Defining Religion

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Substantive Definitions

- Attempt to explain what religion actually is 

- try to get to the innnter core of religion, expressing its essence 

- Tylor (1903) - 'belief in spiritual beings'

- Durkheim - 'a unified system of beliefs and practicised relatice to scared things, that is, things ser apart and forbidden which unite into one single moral community - called a church - all those who adhere to them' 

- focuses on religion as a group activity and they way we associate symbols of religion 

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Criticisms of Substantive Definitions

can't define what should and should not be religious 

should New Age Beliefs be classed as religious?

too heavily based on monotheistic religions

doesn't tell us what religions does, just what it is 

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Functional Definitions

- focus on what religion actually does, the functions it provides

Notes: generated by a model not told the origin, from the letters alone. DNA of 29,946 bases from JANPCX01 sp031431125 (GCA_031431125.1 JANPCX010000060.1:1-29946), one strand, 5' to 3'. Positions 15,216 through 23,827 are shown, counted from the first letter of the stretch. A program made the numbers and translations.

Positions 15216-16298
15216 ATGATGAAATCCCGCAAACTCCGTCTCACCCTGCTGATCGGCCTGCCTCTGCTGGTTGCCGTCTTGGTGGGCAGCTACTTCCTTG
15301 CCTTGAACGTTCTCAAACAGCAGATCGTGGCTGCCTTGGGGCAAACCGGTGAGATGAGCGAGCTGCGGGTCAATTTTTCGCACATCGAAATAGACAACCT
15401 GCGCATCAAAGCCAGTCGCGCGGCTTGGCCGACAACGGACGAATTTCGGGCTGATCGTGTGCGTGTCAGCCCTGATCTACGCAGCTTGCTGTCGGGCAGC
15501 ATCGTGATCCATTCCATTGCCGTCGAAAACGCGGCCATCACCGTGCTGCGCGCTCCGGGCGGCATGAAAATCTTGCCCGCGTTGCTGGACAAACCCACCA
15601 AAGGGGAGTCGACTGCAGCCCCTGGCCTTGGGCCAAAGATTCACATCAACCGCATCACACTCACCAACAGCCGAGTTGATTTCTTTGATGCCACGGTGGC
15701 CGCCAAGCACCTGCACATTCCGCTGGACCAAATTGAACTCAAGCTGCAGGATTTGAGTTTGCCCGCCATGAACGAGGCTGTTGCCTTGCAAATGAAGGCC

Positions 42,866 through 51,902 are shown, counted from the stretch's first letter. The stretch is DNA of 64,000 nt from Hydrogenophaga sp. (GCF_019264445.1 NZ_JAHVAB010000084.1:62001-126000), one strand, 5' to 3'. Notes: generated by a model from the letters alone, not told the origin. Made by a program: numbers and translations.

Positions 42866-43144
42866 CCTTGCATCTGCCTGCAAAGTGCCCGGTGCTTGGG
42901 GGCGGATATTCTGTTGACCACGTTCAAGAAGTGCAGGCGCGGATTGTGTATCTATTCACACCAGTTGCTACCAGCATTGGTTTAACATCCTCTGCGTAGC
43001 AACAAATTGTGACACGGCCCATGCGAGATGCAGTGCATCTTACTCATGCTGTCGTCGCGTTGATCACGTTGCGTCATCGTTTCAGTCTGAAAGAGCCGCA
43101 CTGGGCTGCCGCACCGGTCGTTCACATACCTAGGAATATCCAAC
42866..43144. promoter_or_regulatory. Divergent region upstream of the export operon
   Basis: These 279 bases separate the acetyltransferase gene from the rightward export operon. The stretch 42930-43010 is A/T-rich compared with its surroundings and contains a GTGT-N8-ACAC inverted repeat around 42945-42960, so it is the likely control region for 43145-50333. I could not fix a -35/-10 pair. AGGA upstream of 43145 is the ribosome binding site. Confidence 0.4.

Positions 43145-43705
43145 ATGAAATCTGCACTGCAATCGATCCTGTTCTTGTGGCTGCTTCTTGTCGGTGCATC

- religion is a product of society and needs to be defined in its contribution to society 

- Yinger (1970) 'the functions that religon performs for the individual such as assuring them of the big questions' 

Evaluation

  • too broad and include things many do not regard as religious 
  • also assumes religion is useful 
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Inclusivist vs Exclusivist

Inclusivist 

  • tend to leave broad definitions
  • some ideoligies that are not seen as religous can be included, i.e. football 

Exclusivist 

  • tend to offer restrictive definitions 
  • narrows down to the specifically religious 
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Other Definitions

Giddens (2006) Working Definition 

'religions involve a set of symbols, invoking feelings of reverence or awe, and are linked to rituals or ceremonials engaged in by a community of believers' 

Southwold (1978)

'concern with godlike being, concerne with the sacred, salvation, rituals/practices, belief in faith, ethical code, supernatural sanction, sacred text, religious elite and links with a moral community' 

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Types of Religion

Theistic Religion 

  • focuses on the sacred, higher, and controlling power 
  • this is a source of moral code and is worthy of great reverence 

Monotheistic - one diving power, e.g. Christianity and Islam

Polytheistic - number of seperate gods e.g. Hinduism 

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